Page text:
BUT. The art designs are incredible: the entire look of the film, from the commercial nature of the spacecraft to the iconographic alien itself (brilliantly envisioned by Giger) is right on the money. Director Ridley Scott encouraged his cast to ad lib from the script, and the result is a shocking sense of realism--and the somewhat slow pace of the film and the predictability of the story gives it a sense of relentless and ever-mounting paranoia that is greatly enhanced by the tight sets and camera set-ups. With its odd mixture of womb-like organics and cold mechanics, ALIEN is a film calculated to send even the most slightly claustrophobic viewer into a fit of hysteria.

    The entire cast, led by Tom Skerrit and Sigorney Weaver, is very, very good--and the film abounds with memorable images and scenes ranging from John Hurt's encounter with the alien egg to Skerrit's search of the ship air ducts to Weaver's terrifying race against time as the ship counts down to self-destruct. Seldom has any film been so consistent in design, cast, direction, and out-and-out fear factor, and although certain aspects of ALIEN are open to legitimate criticism the end result is powerful enough to bring it in at a full five stars. A word of warning, however: you'll need to send the kids to bed for this one. And you'll probably be up half the night afterward yourself! Recommended.

    Gary F. Taylor, aka GFT, Amazon Reviewer
  • bob the moo16 October 2001
    Classic horror
    The further we go in special effects, the more movies show us and ignore the unseen, the more people will return to dark horrors like this one.

    It's hard to look at this film without considering the sequels and knowing the alien itself, however when made the alien was mostly unseen and a mystery. It's difficult to forget what you've seen, but it's important to approach this film first if possible rather than joining the series late.

    It's amazing that this is over 20 years old - apart from the actors looking so young, the film doesn't feel dated at all. The sci-fi visions here are still bleak and futuristic as they were then - this is not the Star Trek vision of the future. The foreboding exists long before John Hurt spills his secret, Scott's direction is excellent throughout. Once the alien is "born" the tension is cranked up and the characters dispatched one by one (a formula we know oh-so well now!)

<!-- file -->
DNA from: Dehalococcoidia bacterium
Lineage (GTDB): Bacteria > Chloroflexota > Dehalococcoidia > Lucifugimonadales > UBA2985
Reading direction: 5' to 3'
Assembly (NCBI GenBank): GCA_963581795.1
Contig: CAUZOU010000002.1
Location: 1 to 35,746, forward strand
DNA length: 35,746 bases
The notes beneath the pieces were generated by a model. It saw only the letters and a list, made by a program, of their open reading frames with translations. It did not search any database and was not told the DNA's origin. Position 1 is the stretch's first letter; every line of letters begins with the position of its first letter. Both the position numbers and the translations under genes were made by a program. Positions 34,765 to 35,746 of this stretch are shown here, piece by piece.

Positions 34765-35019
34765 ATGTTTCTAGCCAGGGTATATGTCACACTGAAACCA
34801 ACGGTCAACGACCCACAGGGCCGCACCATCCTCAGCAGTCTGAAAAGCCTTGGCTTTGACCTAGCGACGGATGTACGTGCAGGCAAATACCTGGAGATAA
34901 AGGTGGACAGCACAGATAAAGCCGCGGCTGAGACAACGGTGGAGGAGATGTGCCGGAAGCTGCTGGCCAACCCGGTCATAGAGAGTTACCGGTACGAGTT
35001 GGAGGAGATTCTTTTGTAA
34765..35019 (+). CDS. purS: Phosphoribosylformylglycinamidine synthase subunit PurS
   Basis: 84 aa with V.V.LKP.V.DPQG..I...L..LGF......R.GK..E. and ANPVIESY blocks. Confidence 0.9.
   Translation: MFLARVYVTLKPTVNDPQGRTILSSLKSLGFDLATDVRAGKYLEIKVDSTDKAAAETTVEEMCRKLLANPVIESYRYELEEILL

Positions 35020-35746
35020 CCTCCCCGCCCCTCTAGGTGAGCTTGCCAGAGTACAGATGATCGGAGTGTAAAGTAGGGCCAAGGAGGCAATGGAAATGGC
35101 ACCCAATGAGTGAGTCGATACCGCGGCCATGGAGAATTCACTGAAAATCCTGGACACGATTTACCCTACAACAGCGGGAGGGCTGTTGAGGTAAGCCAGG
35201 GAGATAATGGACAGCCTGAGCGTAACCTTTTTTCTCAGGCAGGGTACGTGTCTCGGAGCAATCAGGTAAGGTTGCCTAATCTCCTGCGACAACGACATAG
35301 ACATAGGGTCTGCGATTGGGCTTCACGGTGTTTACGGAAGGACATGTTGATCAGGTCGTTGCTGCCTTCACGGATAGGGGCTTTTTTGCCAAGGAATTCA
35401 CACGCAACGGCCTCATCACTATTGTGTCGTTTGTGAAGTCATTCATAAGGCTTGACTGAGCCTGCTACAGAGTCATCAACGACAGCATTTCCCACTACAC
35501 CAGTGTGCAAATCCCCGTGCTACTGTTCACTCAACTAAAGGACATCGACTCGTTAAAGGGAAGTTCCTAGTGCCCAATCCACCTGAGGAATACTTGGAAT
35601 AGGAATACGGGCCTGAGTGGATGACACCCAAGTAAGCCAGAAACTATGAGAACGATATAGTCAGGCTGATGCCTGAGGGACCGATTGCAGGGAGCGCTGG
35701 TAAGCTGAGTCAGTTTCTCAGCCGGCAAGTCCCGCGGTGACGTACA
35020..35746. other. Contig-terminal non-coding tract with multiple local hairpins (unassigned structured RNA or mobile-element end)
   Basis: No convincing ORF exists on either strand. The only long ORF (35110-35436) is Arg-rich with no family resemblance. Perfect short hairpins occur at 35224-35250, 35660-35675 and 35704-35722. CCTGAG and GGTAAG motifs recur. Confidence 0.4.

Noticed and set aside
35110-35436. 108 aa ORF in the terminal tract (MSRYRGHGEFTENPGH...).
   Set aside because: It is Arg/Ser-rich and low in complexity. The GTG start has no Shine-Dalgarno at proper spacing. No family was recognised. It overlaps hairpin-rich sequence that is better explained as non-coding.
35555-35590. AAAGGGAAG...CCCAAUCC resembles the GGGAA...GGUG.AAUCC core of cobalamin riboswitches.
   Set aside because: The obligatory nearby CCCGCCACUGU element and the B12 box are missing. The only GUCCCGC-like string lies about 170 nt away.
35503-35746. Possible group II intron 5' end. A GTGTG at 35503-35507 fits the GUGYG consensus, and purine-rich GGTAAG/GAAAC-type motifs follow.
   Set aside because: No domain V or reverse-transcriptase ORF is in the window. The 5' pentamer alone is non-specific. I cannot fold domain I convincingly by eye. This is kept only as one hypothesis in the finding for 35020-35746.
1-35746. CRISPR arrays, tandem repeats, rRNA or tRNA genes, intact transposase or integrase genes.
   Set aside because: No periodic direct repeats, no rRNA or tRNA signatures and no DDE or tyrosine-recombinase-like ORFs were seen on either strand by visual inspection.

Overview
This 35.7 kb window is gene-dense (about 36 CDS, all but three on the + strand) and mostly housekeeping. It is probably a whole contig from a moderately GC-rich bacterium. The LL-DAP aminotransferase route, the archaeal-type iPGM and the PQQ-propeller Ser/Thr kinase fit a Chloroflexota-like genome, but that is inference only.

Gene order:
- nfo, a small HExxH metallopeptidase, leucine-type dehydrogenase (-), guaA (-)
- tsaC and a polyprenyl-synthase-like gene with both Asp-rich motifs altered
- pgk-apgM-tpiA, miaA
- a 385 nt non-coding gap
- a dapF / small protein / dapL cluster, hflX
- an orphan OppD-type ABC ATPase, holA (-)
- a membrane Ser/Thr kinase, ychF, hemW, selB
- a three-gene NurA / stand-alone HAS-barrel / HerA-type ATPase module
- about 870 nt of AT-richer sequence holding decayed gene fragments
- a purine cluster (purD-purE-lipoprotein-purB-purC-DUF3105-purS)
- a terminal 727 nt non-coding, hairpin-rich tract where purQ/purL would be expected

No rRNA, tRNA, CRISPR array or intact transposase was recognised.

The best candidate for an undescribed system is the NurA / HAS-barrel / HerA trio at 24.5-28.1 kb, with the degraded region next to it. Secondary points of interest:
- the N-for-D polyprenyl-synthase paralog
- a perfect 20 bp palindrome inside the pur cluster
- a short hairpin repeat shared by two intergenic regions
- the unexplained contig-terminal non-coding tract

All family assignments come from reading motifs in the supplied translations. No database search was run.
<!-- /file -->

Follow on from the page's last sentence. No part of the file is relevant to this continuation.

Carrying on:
However here the characters are not merely alien-food but have some dimension to them. Weaver is excellent, while the support cast is full of great support actors (Stanton, Kotto, Hurt, Skerritt, Holm), but of course the real star is the one we see least of.

    We barely see the alien in full detail, most of the time it is set in shadows, moving with deadly intent.The alien here is not simply a killing machine as seen in later films but is cruel with it. Witness the alien trap a female crew member and slowly rub up her leg, moving with slow seductive movements before moving with terrifying speed to kill another crew member sneaking up behind it. The slow movements betray the alien's pure cruelty.

    The film is a study in terror. It may not be as action packed as the other films in the series but it brings the claustrophobia of being hunted to a new level.
  • David Wilkinson20 July 1999
    Structural perfection matched only by its hostility
    Director Ridley Scott's well-honed talents of pacing and editing create a tense atmosphere that superbly conveys dread and fear of an unknown, unseen evil entity. In 1979, the technology didn't exist to generate a computer image of a Being from another world, and thank God, because this film would have sucked just like all these post-Alien creature features do. Everyone who loves this movie knows what I'm talking about. Ridley Scott had to be extremely careful not to show a full shot of the Alien, except in very brief scenes, and not to reveal exactly how it moves, because then we would see that it is just some tall, skinny guy in a rubber suit. Nowadays, some computer guy would whip up a really scary-looking, but nevertheless FAKE-looking (yes, computer guys, we can tell) Alien, and the director would not have to even think about trying to breathe life into H.R. Giger's hallucinations to make a successful picture.